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by Lucy Jackson

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Even life in the greatest city in the world can sometimes feel like a little too much. For this New Yorker, running away to the Heartland may be just the antidote.

When New York City native Desirée Christian-Cohen flees her sometime-boyfriend, unhappy mother, Nina (who's recently learned her soon-to-be ex-husband Patrick is gay), and failing grandfather


Even life in the greatest city in the world can sometimes feel like a little too much. For this New Yorker, running away to the Heartland may be just the antidote.

When New York City native Desirée Christian-Cohen flees her sometime-boyfriend, unhappy mother, Nina (who's recently learned her soon-to-be ex-husband Patrick is gay), and failing grandfather, she picks the flight plan by randomly dropping her finger on a map and hitting: Honey Creek, Kansas, population 1,623. And if being a "tourist" in Honey Creek weren't noticeable enough, try hanging out in the Sweet Tooth luncheonette, where you're referred to as "half a Jew." Wary of , but wanting to, fit in with the local populace, Desirée is forced to defend herself and define herself in a world that feels vastly different from her own. Her Yale boyfriends were never like Bobby McVicar, the son of two ageing hippies, who finds all he needs in his pinprick of a hometown. And never—even as an only child of typically doting Manhattan parents—has anyone paid so much attention to Desirée.

Over one surprising, transformative and sometimes very funny summer, Desirée Christian-Cohen, member-in-good-standing of the Self Esteem Generation, discovers how an impulsive escape from home and family turns out to be much more than that.

Editorial Reviews

Publishers Weekly
Pampered Manhattan girl Desirée runs away from her privileged life to Kansas, only to find it meaner and more mixed up than the urban jungle she abandoned in the pseudonymous Jackson's light romp through the land of corn, cows, and "small-minded, Bible-thumping, selfrighteous, Jew-hating John Birchers." Or so Desirée sees it when confronted by a gun-toting thief, the hilarious highlight of this oddball tale of young and middleaged love. "Mostly everyone here's good people," the outraged thief replies. "Or good enough, anyway." Jackson (Posh) puts a sunny spin on Desirée's foray into waves of grain, where she discovers love worth leaving New York City for, and forgiveness for a dad who clumsily burst out of the closet. The companion story of mom Nina, ailing granddad Marvin, and caretaker Porsha tells the quieter but more compelling tale of trust and acceptance back in New York. A crew of country bumpkins and cagey city slickers reinforce all the clichés, but they're still charming enough to merit spending a few hours with. (Aug.)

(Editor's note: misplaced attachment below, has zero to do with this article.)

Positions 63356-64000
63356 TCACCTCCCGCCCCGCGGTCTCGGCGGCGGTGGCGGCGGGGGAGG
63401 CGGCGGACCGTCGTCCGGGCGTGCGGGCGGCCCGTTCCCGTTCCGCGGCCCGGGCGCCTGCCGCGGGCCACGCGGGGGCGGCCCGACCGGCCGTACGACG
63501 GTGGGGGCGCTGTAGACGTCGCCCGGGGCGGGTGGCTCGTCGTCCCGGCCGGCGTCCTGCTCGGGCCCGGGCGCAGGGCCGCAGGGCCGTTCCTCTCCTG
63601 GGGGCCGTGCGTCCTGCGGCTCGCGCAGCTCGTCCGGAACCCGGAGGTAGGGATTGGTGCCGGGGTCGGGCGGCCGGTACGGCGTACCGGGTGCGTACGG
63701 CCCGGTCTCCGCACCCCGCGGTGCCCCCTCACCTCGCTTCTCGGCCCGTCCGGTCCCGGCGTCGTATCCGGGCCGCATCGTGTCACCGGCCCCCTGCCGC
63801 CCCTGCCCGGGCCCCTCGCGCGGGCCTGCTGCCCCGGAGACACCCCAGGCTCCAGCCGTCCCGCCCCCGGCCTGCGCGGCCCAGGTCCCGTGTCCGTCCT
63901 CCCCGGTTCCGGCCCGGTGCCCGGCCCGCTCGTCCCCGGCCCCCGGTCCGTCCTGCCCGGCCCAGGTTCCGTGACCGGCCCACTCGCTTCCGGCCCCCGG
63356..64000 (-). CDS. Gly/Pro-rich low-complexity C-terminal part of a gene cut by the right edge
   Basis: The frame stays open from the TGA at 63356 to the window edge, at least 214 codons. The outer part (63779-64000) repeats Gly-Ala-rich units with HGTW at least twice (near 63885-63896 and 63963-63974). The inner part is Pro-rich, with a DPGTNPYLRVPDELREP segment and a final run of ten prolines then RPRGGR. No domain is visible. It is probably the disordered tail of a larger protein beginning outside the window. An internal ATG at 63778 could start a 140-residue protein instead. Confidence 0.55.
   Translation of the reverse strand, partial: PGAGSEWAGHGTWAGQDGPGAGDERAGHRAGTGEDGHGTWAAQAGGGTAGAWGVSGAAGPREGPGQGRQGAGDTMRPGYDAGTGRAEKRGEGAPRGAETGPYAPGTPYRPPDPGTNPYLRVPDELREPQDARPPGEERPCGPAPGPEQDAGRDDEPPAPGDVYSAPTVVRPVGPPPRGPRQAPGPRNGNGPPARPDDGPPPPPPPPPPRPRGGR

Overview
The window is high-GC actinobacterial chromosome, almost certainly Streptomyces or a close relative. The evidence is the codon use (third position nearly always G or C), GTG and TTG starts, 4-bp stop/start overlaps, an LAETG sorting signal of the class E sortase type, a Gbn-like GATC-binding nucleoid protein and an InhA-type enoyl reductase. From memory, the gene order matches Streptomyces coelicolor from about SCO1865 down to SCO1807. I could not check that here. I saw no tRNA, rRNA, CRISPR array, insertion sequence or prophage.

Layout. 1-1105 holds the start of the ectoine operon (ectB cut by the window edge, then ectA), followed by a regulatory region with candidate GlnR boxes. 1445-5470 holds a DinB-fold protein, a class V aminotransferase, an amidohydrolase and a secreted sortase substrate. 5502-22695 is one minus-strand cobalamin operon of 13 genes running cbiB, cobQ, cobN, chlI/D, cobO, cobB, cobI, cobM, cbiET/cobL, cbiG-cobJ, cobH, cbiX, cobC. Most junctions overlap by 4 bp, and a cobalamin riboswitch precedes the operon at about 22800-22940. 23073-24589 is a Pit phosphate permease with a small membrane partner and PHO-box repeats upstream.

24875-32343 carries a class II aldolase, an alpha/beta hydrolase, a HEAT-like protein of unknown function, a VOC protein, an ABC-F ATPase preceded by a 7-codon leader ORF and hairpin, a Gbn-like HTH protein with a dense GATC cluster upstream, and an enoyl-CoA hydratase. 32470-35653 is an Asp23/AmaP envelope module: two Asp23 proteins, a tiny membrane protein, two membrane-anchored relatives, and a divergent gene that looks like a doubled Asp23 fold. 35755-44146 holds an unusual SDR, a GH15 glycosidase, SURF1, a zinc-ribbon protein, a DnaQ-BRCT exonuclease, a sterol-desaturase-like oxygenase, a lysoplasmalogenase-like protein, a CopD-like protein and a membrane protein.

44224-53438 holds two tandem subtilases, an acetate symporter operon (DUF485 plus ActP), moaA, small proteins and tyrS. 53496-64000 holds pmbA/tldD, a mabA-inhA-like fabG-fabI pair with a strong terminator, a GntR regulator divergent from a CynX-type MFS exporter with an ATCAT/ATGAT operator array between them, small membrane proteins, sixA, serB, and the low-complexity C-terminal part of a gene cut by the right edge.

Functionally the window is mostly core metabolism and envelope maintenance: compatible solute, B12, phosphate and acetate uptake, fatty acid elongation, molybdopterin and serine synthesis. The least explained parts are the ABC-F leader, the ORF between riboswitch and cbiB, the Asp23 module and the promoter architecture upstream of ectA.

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By Lucy Jackson

St. Martin's Press

Copyright © 2010 Lazybones Ink, LLC.
All rights reserved.
ISBN: 978-1-4299-5121-0


Desirée Christian-Cohen, born and bred on Manhattan's Upper East Side, will, in the near future, be forced to admit the disappointing truth — that she is far from the worldly, whip-smart person everyone seems to thinks she is. This epiphany will come to her at the tail end of the summer, just before she returns from Honey Creek, Kansas, a place seemingly so dusty and provincial, its inhabitants had never had even a peek at a New Yorker of any stripe at all before she came to town.

Though she's home in New York now for her summer break, in the fall she expects to return to New Haven, where, in her just-completed sophomore year at Yale, she somehow managed to take all the wrong courses and lose her virginity to the wrong boy, who murmured during sex that he really did like her "veeery, veeery much." A declaration that fell far short of what she'd been prepared to hear. What she'd been listening for was a sentence or so that included the word "love," announced breathlessly in the heat of the moment or shyly whispered immediately thereafter as the two of them lay, still smoldering, their limbs still entangled, on her cheap and uncomfortable secondhand bed.